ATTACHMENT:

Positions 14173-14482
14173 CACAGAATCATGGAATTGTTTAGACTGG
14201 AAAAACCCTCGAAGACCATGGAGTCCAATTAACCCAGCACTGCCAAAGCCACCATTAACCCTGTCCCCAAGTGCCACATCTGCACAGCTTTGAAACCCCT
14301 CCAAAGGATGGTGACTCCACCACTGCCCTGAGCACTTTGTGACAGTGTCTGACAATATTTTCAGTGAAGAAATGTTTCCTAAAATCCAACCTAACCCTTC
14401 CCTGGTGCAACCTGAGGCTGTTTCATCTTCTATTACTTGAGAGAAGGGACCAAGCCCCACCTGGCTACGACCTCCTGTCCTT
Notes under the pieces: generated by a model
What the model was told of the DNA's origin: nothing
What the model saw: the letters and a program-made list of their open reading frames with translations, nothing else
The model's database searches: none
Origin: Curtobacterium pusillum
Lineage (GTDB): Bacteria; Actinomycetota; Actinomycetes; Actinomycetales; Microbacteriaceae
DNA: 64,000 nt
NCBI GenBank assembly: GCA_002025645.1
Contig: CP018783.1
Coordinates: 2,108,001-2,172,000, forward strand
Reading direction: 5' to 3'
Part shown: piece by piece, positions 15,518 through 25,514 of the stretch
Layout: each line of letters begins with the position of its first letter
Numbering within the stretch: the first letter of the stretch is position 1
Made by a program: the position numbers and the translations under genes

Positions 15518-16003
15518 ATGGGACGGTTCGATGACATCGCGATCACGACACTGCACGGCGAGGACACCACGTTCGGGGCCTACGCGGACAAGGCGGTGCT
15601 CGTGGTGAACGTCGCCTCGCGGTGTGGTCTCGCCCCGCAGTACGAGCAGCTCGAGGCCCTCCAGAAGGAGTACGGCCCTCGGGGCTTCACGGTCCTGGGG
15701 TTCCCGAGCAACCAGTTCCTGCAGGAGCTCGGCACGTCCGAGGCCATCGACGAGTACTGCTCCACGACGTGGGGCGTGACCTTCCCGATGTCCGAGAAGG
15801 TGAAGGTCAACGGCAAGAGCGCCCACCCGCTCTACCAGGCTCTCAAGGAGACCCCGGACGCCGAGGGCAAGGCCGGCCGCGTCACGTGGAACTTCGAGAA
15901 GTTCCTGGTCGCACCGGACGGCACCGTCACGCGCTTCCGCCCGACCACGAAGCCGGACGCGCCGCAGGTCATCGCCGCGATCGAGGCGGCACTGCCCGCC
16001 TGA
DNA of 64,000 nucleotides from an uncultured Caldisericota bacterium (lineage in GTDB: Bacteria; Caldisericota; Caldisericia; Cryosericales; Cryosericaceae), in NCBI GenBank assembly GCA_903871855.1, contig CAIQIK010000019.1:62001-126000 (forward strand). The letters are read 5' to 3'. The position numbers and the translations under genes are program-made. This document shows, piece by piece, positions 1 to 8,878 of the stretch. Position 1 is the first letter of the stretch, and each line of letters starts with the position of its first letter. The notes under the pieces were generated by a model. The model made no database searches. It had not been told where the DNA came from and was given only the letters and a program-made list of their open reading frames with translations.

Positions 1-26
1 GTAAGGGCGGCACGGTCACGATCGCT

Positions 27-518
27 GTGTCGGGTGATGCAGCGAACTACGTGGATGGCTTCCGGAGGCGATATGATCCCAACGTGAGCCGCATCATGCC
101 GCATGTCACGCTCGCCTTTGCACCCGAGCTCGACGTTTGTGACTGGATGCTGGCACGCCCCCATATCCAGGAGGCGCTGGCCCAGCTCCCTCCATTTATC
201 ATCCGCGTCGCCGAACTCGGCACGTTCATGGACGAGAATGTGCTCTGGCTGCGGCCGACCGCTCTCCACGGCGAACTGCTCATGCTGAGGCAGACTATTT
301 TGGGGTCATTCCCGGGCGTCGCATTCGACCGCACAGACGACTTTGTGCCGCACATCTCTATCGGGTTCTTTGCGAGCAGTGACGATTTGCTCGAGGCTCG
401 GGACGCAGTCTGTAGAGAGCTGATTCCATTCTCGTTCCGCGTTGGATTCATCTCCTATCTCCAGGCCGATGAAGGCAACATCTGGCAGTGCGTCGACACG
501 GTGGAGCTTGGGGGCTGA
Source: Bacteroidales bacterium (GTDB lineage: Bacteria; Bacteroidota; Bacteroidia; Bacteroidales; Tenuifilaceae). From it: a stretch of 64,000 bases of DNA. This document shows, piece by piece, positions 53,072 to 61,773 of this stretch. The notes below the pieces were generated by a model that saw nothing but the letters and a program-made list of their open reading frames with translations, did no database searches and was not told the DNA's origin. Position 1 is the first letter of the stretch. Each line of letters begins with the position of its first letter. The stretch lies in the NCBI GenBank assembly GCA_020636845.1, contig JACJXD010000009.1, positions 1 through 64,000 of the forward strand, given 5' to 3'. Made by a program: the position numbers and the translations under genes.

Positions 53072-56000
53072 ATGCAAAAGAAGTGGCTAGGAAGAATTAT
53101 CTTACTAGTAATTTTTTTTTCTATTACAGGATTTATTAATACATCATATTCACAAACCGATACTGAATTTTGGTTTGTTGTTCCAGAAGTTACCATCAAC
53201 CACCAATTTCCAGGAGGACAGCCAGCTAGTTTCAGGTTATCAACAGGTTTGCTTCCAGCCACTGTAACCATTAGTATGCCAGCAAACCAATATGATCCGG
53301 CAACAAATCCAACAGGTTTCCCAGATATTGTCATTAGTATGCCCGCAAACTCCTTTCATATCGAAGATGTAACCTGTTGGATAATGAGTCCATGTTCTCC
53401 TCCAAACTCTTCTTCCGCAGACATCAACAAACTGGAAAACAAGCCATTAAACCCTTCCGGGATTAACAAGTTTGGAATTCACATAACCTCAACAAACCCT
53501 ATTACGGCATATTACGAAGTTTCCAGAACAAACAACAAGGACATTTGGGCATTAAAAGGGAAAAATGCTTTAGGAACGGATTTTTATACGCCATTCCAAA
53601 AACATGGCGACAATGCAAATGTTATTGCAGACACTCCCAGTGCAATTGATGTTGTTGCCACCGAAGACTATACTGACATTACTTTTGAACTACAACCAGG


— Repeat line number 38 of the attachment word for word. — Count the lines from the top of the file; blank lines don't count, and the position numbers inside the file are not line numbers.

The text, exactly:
Source: Bacteroidales bacterium (GTDB lineage: Bacteria; Bacteroidota; Bacteroidia; Bacteroidales; Tenuifilaceae). From it: a stretch of 64,000 bases of DNA. This document shows, piece by piece, positions 53,072 to 61,773 of this stretch. The notes below the pieces were generated by a model that saw nothing but the letters and a program-made list of their open reading frames with translations, did no database searches and was not told the DNA's origin. Position 1 is the first letter of the stretch. Each line of letters begins with the position of its first letter. The stretch lies in the NCBI GenBank assembly GCA_020636845.1, contig JACJXD010000009.1, positions 1 through 64,000 of the forward strand, given 5' to 3'. Made by a program: the position numbers and the translations under genes.